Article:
- External Application lists the external applications currently running and their usage statistics. The CGI daemon process lscgid is always running as an external application.
Toggle Debug Logging⇑
Toggle Debug Logging toggles the value of Debug Level between NONE and HIGH. As debug logging has an impact on performance and can fill up the hard drive quickly, so Debug Level should usually be set to NONE on a production server. This feature can be used instead to turn debug logging on and off quickly in order to debug a problem on a production server. Debug logging turned on or off in this way will not change anything shown in your server configurations.
Toggle Debug Logging will only work if Log Level is set to DEBUG. Important! Debug logging includes detailed information for each request and response. Active debug logging will severely degrade service performance and potentially saturate disk space in a very short time. This feature should only be used for a short period of time when trying to diagnose server issues.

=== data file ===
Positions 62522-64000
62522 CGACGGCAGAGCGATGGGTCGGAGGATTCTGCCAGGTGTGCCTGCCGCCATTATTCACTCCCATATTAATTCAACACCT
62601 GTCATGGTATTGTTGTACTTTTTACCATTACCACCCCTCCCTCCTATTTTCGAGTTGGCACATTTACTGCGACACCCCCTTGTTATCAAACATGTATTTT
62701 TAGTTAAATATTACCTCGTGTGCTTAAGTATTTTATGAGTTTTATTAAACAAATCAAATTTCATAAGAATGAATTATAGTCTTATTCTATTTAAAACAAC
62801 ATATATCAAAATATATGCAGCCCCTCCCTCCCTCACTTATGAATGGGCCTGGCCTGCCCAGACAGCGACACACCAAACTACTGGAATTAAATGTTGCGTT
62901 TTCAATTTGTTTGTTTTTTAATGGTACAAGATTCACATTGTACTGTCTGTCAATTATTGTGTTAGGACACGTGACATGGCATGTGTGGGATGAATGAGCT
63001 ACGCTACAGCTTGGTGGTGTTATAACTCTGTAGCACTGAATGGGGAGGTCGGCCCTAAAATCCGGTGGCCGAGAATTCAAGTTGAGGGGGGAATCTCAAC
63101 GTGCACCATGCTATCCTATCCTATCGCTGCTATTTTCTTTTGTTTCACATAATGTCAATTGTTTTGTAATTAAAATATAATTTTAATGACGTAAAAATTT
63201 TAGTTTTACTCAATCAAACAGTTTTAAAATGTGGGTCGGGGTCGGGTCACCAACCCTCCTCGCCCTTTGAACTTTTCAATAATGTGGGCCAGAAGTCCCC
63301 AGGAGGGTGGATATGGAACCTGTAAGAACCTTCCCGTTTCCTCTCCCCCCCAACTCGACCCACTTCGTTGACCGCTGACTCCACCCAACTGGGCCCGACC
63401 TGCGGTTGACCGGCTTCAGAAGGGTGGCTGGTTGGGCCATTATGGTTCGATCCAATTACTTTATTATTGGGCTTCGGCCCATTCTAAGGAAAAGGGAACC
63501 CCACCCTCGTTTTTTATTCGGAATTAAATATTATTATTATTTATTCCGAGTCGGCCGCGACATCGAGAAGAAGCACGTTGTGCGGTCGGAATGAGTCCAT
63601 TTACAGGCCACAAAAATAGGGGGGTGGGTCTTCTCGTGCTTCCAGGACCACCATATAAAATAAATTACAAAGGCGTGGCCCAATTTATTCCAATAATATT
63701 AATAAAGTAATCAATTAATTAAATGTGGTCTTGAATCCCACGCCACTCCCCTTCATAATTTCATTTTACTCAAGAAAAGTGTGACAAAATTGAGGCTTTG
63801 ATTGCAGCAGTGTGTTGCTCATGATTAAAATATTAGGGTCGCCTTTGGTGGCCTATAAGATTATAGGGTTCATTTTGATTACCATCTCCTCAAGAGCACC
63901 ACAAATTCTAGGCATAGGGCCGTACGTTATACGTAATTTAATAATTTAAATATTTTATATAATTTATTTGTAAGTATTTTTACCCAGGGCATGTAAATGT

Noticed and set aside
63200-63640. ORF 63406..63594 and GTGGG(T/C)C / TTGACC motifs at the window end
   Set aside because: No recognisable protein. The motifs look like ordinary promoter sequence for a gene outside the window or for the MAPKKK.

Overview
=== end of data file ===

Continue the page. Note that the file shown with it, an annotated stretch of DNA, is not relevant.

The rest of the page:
Name - Listener⇑
The unique name that identifies this listener. This is the Listener Name you specified when setting up the listener.
Status - Listener⇑
The current status of this listener. The status is either Running or Error.
If the listener is in the Error state, you can view the server log to find out why.
Virtual Hosts Mappings⇑
Shows currently established mappings to virtual hosts from a particular listener. The virtual host name appears in brackets and is followed by the matching domain name(s) for this listener.